Simple gifts - the CD

A real, and topical, discovery that was first featured here in 2006 to share with you again today. Despite widespread interest in their culture, Shaker song remains virtually unknown with one glaring exception - Simple Gifts. This song has been reworked by Aaron Copland and so many others to the point that it is generally assumed that Simple Gifts and Shaker song are one and the same. This is both wrong and a great pity as there a lot more very fine music that deserves to reach a much wider audience.

My discovery may help to do that. The library of the Shaker community at Sabbathday Lake, Maine has valuable music archives, including important manuscripts by Elder Otis Sawyer who was an important figure and musician in the Shaker movement. In 1994 a number of songs were transcribed from the Sabbathday Lake archive by Joel Cohen, who then recorded them directing an ensemble made up of singers from the Sabbathday Lake community, Boston Camerata and Schola Cantorum of Boston. The result was a CD titled Simple Gifts - Shaker chants and spirituals.

These songs on this CD are wonderful discoveries, and they really are discoveries as they were previously truly unknown. With links to folksong and Gregorian chant (the Shaker song In Yonder Valley bears an uncanny resemblance to the plainsong Salve, Regina as it is sung in the ton simple) this is simple, fine and moving music. The singing is exemplary, the recording is demonstration class, and the CD comes with a twenty-two page booklet with notes by Joel Cohen and complete texts. If all this sounds too good to miss here is the clincher. Simple Gifts has been reissued on Warner Classics' Apex super-budget label, and I paid just £5 ($9) for it.

If the other tracks weren't superlative as well the price would be justified by the last of the thirty-four tracks alone - a heart-stopping sixty-four second long 'unreconstructed' rendition of Simple Gifts. And in conclusion it is worth reflecting on Shaker Sister Frances Carr's thoughtful note on this song:
Although the World has made the song famous, we feel troubled that, in its fame, it is taken so lightly. To Believers it holds a real message reminding us that we do have to come down to 'the place just right' in order to live out Mother's Gospel.
Amen to that. More simple gifts here and here.
Reblogged from 22 Jan, 2006. Image credit Fruitland Museum. Any copyrighted material on these pages is included as "fair use", for the purpose of study, review or critical analysis only, and will be removed at the request of copyright owner(s). Report broken links, missing images and errors to - overgrownpath at hotmail dot co dot uk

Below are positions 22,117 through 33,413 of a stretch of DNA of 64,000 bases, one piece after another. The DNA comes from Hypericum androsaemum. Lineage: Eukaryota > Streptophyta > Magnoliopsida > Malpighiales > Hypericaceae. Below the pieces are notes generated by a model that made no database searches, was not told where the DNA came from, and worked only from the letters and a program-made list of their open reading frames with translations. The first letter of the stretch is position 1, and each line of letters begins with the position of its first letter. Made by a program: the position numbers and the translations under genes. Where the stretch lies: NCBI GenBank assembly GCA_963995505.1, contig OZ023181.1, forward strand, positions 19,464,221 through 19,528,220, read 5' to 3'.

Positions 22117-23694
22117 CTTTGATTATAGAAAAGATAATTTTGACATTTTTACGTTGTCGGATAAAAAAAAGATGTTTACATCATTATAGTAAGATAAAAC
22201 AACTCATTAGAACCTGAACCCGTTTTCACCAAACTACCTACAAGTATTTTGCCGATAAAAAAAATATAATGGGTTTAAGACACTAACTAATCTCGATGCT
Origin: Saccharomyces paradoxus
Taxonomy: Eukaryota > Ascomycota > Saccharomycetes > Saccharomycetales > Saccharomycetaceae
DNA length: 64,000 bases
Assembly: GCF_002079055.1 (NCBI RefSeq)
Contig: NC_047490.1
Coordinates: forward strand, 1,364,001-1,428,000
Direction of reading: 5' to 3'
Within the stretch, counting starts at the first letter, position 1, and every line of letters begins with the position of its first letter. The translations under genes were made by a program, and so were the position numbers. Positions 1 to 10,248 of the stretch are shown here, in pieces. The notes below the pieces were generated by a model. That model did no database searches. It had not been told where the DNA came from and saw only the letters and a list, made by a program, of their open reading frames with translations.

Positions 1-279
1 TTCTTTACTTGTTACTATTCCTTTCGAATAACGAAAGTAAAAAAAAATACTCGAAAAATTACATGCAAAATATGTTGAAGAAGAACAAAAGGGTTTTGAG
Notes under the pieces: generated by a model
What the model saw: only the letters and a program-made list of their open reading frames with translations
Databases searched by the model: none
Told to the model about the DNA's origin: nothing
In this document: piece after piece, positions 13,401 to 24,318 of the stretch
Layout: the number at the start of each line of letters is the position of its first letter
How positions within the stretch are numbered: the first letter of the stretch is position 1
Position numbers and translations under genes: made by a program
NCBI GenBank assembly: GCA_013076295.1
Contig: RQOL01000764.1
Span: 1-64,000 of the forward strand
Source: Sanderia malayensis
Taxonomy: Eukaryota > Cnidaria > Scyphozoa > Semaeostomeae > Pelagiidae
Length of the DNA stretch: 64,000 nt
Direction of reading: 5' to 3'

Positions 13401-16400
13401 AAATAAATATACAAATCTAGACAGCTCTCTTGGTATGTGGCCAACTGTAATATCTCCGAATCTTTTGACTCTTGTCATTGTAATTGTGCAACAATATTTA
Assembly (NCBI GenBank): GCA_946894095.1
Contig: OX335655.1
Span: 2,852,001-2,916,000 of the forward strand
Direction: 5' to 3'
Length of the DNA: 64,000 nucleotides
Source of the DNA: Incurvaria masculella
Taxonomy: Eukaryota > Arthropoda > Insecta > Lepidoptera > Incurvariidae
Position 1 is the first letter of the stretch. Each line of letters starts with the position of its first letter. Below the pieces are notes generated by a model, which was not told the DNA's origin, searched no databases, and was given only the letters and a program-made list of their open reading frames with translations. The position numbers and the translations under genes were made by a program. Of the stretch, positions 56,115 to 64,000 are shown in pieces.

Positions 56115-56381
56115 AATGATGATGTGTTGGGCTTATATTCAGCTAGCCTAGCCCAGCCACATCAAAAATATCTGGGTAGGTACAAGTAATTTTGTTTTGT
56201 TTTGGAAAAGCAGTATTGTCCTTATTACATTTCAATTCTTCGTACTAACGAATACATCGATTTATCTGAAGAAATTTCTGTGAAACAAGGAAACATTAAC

La Cowntessa said…
Thank you!

Sometimes I feel like I'm fighting an uphill, muddy battle to get American (classical) music more well known. I try to include something by unknown American composers on every recital or concert, and I hawk their music religiously.

It just bothers me that in a country where "I Wonder as I Wonder" is common Christmas musical coin, very few people even know who John Jacob Niles WAS!
Pliable said…
John Jacob Niles -
La Cowntessa said…
You know, I had seen that post earlier, and neglected to check out Runyon's site -- I popped by and listened to the sample. The My Brother Reported Missing in Action was beautiful...and I had never heard it, and can't imagine why, as I have spent countless hours hunting down recordings of Niles music (hard), and sheet music (harder).

I foresee another recital, and I just recently did an all-American program...
Pliable said…
AS, when I first published that Niles/Merton post in December on the fortieth anniversary of Thomas Merton's death I didn't think it received the readership that the music and the poems deserved.

Perhaps second time around ...
You know, of course that Thomas Merton wrote a book about the Shakers
published by the wonderful folks at Maryknoll,Orbis Books, titled Seeking Paradise: The Spirit of the Shakers.It is well worth the effort..."The peculiar grace of a Shaker chair is due to the fact that it was made by someone capable of believing that an angel might come and sit on it," Thomas Merton

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